Thursday, February 26, 2009

Silly British parents

Seems the BBC hired a slightly disabled woman to be co-host of a children's TV program, and a few parents aren't happy:

"When the BBC hired a pretty young actress to co-host a daily program for toddlers, it never expected viewers to complain that the young woman might give their children nightmares. “I didn't want to let my children watch the filler bits on the bedtime hour last night because I know it would have played on my eldest daughter's mind and possibly caused sleep problems,” wrote one viewer in an e-mail to the British television network after seeing Cerrie Burnell play games and read children’s stories. The viewer’s problem? Burnell was born with an incomplete right arm that ends in a stump below her elbow. According to a BBC report, most viewers have been supportive of Burnell, who took over a daily slot on the BBC’s children’s network, CBeebies, at the beginning of February with Alex Winters. But a handful have written to the station complaining about her disability. Some say she may frighten the children. Others accuse the network of going overboard in the interests of diversity. Some say they don’t want to have to address such issues with very young children."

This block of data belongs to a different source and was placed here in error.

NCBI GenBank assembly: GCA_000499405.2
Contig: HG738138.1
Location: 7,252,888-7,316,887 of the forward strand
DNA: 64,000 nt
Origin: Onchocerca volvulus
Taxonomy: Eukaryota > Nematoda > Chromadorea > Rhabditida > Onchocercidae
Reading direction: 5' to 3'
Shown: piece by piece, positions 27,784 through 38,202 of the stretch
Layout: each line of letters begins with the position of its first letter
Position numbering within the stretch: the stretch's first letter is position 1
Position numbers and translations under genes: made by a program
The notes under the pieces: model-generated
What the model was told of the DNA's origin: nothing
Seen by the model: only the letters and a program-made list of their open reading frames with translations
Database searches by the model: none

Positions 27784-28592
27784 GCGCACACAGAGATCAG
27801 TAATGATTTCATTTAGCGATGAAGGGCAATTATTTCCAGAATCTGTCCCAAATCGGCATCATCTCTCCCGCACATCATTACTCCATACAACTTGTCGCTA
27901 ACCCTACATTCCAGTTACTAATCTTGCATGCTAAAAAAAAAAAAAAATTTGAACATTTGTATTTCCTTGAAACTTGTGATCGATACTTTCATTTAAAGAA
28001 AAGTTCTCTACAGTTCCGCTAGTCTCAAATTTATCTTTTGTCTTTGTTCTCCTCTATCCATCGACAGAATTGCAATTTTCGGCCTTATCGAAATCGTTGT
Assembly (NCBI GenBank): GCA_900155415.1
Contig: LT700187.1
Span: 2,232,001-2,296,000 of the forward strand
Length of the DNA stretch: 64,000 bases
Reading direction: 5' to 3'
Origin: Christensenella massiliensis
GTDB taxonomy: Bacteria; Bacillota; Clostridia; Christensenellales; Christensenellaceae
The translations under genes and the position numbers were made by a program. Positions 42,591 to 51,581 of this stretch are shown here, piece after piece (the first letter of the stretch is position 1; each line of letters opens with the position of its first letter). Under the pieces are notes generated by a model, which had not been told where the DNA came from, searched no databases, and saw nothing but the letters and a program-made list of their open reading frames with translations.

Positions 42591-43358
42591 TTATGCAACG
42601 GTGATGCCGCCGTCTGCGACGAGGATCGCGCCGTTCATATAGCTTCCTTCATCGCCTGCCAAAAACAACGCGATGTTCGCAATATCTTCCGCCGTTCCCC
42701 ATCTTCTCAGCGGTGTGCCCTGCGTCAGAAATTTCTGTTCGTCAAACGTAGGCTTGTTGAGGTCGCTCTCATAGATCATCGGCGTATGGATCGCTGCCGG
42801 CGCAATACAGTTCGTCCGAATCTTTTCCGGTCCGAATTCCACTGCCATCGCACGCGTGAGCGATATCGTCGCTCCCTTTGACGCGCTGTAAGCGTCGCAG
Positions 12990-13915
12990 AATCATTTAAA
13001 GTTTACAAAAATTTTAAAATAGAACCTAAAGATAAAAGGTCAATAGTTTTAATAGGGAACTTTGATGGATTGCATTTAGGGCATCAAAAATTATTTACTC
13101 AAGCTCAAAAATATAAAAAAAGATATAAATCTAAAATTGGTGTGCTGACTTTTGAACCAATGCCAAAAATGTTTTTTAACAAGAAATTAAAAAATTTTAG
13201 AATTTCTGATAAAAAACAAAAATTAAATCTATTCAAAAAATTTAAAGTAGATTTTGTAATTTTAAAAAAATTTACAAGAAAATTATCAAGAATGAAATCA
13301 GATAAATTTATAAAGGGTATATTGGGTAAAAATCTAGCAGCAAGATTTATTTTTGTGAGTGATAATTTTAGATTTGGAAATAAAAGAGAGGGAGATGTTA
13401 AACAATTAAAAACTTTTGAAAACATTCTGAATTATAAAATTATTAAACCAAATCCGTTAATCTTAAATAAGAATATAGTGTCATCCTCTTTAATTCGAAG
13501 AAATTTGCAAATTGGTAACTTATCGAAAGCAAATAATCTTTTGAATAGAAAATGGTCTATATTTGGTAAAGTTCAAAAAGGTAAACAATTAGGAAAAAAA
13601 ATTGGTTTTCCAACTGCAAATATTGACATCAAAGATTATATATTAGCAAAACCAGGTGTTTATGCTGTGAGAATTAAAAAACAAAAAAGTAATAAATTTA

Cerrie Burrell has a refreshing take on the whole issues, though, and good for her:

"Burnell, who has a 4-month-old daughter, seems unfazed by the controversy. “Children come up to me in the street every day and say 'What's that?' I wouldn't say they're frightened but certainly they're inquisitive,” she told BBC magazine. "I would always take the time to explain to a child. All they want is an explanation. They want to know 'What's that?' and 'What's happened?' and 'Why are you different?' And then they will move on."

She's exactly right. You simply explain the situation to children; and they're fine with it. I have personal experience with this. I have a condition called Moebius Syndrome. I won't go into all the details--but it makes your face look a little different--for example, my eyes are slightly crossed. But you know what? I'm a teacher, I've dealt with younger people and their little children all my life, and I have a young son of my own. And I've always had great relationships with kids, and of course especially my son. No "nightmares" there, for anyone.

These British parents need to get over their prejudices, and treat everyone as individuals. And yes, that's something with which every conservative I've ever met agrees.